With a degree no longer enough, job candidates are told to prove their skills in tests – The Hechinger Report
Instead of relying on credentials, more employers want applicants to show their stuff
Among the many frustrations ahead for millions of Americans thrown out of work by the pandemic is one that may surprise them: To get a new job, it’s increasingly likely they will have to take a test.
As the number of candidates balloons while health risks make it hard for hiring managers to meet with them in person, a trend toward “pre-hiring assessments” — already under way before Covid-19 — is getting a huge new push.
With so many applicants, “you need filters,” said Richard Price, a research fellow at the Christensen Institute, which studies innovation. “You’re creating a quasi-audition for jobs.”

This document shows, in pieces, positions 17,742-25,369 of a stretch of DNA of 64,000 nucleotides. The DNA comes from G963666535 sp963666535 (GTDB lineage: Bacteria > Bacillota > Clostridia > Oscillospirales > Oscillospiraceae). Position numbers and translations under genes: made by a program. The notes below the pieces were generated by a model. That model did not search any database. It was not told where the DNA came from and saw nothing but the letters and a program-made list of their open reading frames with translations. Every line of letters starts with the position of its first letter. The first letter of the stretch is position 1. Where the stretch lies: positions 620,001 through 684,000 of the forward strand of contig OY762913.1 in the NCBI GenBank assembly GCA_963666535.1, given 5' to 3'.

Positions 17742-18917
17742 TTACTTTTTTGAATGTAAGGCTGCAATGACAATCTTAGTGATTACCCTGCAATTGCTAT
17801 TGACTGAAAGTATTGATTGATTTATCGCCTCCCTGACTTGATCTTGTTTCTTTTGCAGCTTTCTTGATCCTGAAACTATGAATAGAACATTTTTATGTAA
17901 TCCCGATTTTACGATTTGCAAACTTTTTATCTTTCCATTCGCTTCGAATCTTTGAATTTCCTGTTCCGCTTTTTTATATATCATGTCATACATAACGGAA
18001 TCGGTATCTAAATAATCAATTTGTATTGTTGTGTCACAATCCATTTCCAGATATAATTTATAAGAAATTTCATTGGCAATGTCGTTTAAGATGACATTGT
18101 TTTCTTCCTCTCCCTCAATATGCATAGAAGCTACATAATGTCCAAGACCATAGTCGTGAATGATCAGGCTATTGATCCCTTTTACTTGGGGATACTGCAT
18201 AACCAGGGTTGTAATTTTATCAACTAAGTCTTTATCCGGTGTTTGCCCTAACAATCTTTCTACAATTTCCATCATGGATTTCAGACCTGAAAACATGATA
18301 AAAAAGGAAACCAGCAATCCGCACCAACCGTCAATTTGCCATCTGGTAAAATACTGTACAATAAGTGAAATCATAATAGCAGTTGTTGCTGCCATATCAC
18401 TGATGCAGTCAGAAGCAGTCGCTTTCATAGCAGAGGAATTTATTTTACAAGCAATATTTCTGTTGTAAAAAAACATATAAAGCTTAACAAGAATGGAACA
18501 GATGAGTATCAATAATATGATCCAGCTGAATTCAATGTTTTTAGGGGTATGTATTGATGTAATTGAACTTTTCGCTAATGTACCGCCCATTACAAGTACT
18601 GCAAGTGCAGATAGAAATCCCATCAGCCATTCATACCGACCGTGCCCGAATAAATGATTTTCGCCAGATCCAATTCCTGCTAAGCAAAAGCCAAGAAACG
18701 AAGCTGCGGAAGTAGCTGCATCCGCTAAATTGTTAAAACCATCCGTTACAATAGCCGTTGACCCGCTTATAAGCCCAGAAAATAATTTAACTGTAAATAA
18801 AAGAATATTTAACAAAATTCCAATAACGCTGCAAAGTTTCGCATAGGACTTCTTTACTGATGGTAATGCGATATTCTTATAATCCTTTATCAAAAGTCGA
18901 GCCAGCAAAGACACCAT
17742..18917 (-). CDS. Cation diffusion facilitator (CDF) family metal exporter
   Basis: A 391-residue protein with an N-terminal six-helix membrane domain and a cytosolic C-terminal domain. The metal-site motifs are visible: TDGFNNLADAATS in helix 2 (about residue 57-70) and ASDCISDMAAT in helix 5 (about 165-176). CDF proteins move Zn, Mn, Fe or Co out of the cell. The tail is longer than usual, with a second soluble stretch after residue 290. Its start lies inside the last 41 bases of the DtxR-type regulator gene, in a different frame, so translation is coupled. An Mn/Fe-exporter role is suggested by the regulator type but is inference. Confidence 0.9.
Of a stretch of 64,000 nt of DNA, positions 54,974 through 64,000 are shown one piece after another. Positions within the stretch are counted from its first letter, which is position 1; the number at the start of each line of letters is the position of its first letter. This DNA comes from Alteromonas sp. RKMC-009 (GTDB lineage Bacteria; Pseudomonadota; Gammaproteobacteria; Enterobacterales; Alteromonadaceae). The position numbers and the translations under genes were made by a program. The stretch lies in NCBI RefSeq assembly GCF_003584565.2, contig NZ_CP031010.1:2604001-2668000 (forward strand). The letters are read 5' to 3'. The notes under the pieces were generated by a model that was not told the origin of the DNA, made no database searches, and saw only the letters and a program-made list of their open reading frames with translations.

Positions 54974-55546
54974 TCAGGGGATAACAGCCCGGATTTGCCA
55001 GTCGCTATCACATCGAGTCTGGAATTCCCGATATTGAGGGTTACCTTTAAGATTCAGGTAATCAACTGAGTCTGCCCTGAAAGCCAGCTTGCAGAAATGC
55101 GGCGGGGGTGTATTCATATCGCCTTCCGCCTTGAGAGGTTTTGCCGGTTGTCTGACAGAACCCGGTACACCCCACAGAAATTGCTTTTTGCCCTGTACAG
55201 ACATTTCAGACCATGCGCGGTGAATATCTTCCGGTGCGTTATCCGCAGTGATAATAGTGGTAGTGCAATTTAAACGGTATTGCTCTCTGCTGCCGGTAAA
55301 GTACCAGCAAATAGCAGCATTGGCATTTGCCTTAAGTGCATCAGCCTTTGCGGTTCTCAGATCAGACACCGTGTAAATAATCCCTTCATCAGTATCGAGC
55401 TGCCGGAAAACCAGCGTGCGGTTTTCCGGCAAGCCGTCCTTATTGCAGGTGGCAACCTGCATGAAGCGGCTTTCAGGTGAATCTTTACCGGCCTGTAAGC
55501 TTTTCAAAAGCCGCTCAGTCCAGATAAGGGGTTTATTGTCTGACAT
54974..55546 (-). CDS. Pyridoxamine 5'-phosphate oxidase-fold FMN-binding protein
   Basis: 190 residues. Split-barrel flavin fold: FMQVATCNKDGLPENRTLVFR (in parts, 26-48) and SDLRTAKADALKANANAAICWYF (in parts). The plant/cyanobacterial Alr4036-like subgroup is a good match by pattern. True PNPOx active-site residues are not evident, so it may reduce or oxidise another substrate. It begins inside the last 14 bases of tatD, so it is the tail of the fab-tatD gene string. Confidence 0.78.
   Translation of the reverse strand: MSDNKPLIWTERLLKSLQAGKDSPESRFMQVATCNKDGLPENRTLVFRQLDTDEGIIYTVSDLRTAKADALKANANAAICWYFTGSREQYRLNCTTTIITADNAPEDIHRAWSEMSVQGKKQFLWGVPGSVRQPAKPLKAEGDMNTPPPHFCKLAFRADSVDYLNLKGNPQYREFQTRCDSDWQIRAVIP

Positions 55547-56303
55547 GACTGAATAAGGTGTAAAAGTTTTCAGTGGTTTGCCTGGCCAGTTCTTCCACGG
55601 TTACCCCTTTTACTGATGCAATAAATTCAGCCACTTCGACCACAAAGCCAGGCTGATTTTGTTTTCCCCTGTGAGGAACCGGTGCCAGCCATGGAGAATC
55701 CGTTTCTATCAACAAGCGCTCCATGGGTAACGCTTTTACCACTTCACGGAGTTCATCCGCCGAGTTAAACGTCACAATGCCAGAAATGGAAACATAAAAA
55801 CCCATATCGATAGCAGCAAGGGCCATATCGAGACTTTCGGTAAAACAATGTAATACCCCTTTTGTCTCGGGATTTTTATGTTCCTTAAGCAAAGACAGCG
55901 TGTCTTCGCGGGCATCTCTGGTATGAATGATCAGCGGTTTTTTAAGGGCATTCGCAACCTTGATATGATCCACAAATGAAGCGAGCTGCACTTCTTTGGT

The recession and health crisis is speeding momentum for job tests that, before the pandemic, was being driven by more than just logistical considerations.
Skeptical that university degrees are the best measure of whether candidates have the skills they need, employers were already looking for ways that applicants could prove it — including in fields where that was not previously required.
“It’s like try before you buy,” said Price.
Growing equity concerns resulting from the explosion of racial justice protests now are also playing a role in this. They give companies another reason to stop relying principally on academic degrees when hiring, since candidates who are Black are less likely than white candidates to have one, according to the U.S. Department of Education, for reasons including cost and access.